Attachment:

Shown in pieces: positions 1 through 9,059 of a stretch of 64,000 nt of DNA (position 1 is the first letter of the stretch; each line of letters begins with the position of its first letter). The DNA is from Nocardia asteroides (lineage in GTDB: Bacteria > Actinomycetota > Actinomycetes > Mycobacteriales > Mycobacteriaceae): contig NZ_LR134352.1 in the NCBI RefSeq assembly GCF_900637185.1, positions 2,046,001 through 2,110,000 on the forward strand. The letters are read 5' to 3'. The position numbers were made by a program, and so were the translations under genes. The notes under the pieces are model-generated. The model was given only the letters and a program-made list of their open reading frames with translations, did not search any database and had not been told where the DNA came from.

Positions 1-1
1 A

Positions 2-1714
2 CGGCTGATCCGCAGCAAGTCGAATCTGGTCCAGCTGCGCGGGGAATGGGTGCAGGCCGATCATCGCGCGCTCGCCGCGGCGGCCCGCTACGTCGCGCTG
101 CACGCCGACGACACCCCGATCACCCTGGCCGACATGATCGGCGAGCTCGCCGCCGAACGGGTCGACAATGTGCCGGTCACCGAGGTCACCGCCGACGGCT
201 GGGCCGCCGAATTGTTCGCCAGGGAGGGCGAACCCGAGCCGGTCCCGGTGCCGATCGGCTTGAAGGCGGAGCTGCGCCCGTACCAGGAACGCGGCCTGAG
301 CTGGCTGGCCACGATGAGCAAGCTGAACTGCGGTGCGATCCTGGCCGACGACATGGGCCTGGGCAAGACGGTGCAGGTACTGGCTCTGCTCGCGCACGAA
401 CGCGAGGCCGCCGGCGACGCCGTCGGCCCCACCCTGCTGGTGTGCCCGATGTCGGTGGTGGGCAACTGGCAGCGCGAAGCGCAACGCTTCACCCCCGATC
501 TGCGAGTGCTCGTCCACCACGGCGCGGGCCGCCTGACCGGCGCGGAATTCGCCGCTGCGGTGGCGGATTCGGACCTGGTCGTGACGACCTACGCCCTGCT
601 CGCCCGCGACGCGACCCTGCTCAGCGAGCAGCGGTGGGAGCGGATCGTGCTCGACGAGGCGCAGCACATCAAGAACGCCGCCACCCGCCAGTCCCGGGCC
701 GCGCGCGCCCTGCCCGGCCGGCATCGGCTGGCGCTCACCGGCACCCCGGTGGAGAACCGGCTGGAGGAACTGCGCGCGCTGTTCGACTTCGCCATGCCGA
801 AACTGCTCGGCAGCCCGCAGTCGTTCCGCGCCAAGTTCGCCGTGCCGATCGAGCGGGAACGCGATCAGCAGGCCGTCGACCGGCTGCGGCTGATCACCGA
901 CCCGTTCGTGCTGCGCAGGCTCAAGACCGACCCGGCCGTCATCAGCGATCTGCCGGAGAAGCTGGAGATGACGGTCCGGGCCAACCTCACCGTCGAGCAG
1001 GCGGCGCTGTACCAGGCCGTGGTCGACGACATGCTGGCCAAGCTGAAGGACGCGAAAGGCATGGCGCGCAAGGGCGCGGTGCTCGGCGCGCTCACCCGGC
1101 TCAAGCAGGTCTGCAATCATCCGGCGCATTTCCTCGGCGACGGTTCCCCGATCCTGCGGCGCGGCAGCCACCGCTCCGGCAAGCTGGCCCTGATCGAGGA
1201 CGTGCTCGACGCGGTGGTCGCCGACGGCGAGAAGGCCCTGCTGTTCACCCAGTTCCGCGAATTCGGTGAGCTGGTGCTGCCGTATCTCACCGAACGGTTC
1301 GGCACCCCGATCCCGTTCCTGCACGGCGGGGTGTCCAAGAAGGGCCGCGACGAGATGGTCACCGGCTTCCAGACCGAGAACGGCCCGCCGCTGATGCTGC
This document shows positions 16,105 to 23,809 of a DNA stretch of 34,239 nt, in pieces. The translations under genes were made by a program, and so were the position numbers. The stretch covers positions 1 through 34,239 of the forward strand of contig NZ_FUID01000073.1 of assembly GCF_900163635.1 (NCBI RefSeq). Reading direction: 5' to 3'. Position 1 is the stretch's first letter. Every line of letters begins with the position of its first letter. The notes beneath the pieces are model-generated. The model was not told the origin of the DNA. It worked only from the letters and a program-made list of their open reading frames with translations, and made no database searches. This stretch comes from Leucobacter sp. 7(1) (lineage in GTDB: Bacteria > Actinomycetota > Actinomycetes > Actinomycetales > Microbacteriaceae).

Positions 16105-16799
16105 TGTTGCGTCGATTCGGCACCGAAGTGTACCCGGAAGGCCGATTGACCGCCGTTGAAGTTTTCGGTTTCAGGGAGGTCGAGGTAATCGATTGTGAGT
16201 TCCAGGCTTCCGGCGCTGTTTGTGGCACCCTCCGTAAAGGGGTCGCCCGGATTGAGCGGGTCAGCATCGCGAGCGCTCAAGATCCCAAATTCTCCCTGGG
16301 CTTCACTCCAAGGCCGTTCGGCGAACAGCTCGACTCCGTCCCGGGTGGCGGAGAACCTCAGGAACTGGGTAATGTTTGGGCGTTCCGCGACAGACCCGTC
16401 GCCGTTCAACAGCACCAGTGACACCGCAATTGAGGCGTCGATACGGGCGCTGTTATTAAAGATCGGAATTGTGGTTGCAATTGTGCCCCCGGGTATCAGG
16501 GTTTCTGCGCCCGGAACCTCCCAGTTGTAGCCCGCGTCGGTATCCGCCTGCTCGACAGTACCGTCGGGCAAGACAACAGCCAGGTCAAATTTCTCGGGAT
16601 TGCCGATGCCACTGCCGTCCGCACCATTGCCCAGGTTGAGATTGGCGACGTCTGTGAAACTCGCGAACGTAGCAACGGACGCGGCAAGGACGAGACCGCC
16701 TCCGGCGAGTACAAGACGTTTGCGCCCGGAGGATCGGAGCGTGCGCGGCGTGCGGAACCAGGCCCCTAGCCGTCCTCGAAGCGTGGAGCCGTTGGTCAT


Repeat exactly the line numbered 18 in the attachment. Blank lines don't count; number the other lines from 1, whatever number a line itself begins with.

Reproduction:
1301 GGCACCCCGATCCCGTTCCTGCACGGCGGGGTGTCCAAGAAGGGCCGCGACGAGATGGTCACCGGCTTCCAGACCGAGAACGGCCCGCCGCTGATGCTGC